The Man Behind Make Magazine and Web 2.0: a Q&A with Dale Dougherty
Dale Dougherty is co-founder, editor and publisher of Make magazine, a tech-oriented publication launched by O’Reilly Media Inc. in 2005. The magazine currently has a paid circulation of more than 90,000 and its Web site (MakeZine.com) touts more than 4 million page views per month. Make is a “Do It Yourself”-based magazine with projects for building almost anything.
Dougherty was instrumental in building O’Reilly’s publishing business and Tim O’Reilly, founder and CEO of O’Reilly Media, credits him with coining the phrase Web 2.0.
Dougherty spoke with Publishing Executive Inbox and offered insight on Make’s success, coining the phrase Web 2.0, the balance between print and Web, and more.
INBOX: What has been the catalyst behind the success of Make magazine and MakeZine.com?
DALE DOUGHERTY: … In terms of our success in publishing, we have done a good job of utilizing the unique strengths of print and the Web. Print allows us to provide a very compelling experience to our readers. … Our production values are high, and you can see it and feel it in the magazine. We use online to organize our community and pay attention to the projects and interests they tell us about.
Yet when our print magazine arrives in the mail, it is perceived as special. I’ve tried to design the magazine so that it is something a reader will keep. I like the Japanese concept of a ‘mook,’ a hybrid of a magazine and book. …
INBOX: Why did you decide to keep Make at a quarterly frequency instead of increasing the number of issues?
DOUGHERTY: I wanted to maintain the quality of the magazine (and its higher price both on the newsstand and subscription). I still think it’s a nice model—less frequency in print and doing more online across multiple formats—text, podcasts, etc. We’re doing a special newsstand issue for Halloween, which is a particularly great holiday [for the readership]. We hope for this special edition to become an annual.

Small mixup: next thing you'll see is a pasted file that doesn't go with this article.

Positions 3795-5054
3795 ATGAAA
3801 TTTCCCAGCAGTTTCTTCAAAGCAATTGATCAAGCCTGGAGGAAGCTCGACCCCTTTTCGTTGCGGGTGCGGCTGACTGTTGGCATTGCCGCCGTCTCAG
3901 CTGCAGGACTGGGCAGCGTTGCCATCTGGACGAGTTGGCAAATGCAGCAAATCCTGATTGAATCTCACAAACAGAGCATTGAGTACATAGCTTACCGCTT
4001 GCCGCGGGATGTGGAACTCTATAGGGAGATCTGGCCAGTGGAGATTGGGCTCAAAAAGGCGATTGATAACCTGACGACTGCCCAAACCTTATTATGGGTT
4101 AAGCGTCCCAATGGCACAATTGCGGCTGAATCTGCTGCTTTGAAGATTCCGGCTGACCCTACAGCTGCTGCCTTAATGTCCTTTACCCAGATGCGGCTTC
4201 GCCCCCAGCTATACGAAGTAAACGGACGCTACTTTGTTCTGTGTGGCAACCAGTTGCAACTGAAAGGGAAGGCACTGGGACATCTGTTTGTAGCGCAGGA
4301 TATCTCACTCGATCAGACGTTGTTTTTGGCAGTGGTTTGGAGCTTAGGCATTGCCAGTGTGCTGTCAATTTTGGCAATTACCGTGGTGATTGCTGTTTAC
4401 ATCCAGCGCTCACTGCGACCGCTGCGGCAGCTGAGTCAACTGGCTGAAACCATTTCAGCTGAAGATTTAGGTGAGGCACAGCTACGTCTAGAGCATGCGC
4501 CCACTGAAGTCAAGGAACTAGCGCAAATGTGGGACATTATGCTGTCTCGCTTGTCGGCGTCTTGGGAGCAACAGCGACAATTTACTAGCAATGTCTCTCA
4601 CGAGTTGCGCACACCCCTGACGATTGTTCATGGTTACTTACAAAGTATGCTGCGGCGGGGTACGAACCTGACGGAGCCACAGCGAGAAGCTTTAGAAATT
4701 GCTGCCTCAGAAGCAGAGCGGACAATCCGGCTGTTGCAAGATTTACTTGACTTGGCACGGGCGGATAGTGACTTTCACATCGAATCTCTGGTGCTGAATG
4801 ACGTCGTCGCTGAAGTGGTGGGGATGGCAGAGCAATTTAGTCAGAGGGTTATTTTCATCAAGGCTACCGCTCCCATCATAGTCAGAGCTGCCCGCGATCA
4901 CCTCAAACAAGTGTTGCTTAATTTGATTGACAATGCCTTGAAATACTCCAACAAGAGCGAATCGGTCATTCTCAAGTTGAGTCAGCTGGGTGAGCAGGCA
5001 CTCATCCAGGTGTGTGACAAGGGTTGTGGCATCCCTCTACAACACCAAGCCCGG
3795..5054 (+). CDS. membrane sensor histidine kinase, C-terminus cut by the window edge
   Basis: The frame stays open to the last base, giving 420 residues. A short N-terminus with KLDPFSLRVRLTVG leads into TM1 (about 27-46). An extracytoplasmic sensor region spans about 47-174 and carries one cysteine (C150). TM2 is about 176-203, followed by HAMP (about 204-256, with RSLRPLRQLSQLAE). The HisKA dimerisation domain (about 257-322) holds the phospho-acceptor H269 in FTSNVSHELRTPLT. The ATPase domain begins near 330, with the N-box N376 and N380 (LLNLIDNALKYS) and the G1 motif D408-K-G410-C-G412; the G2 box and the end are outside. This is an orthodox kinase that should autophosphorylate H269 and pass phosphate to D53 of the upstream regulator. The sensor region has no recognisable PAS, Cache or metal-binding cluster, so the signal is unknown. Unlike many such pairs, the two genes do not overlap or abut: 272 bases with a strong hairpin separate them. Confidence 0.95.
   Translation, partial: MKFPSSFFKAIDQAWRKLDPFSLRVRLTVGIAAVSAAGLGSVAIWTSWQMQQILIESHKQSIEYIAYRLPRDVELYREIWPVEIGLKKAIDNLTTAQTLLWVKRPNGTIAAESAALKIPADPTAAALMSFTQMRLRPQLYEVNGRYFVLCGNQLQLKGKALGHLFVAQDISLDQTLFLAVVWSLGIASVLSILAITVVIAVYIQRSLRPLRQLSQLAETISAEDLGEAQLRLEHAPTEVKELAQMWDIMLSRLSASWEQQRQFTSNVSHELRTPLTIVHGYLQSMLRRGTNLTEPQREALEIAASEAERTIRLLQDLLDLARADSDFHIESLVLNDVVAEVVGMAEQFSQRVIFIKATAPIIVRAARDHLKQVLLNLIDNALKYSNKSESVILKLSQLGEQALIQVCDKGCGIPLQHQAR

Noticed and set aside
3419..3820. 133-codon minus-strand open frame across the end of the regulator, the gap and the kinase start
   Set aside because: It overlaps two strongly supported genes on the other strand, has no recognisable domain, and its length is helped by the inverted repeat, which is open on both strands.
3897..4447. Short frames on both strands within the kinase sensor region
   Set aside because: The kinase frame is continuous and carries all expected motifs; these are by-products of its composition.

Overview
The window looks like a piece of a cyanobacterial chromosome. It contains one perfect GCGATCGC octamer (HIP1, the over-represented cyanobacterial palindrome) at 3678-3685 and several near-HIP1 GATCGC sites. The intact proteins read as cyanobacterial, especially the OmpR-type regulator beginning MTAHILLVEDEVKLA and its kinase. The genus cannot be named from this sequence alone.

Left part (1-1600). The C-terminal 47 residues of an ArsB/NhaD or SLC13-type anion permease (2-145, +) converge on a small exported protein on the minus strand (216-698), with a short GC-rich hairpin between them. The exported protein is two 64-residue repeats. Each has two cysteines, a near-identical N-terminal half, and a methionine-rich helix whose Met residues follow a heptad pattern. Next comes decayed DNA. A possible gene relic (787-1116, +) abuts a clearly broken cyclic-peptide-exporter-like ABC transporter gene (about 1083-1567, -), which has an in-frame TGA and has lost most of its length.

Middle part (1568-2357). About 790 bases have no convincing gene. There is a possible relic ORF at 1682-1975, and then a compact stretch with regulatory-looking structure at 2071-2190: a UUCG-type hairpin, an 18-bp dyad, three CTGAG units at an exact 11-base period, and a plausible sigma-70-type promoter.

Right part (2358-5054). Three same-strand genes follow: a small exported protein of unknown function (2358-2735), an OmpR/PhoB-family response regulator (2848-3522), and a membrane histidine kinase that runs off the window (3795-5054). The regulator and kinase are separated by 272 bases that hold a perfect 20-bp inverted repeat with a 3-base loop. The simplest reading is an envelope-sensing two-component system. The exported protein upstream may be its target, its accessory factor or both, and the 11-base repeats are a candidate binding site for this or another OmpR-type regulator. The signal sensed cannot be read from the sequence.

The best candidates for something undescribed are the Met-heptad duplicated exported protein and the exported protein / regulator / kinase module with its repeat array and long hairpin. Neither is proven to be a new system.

INBOX: Can you explain the origin of the term Web 2.0?
DOUGHERTY: I came up with the term as a name for a new conference. As part of the Internet bust in 2000–2001, there were a number of casualties. One was that there were no longer Web conferences for developers and designers and those trying to think about new business ideas. The other kind of casualty was one of confidence—people wondered if new business opportunities and new technologies were going to present themselves.
Through O’Reilly I could see a lot of small efforts of individuals just simply starting new companies and experimenting with new ideas. I thought this was a sign that a new generation was going to be coming forward, and they would do things and think differently than the previous generation. Web 2.0 was also a way to signal that the next new technology was once again the Web.
Don’t go looking for something else. This technology of the 1990s was going to continue to gain in power and capability and lead us through the beginning of the 21st century.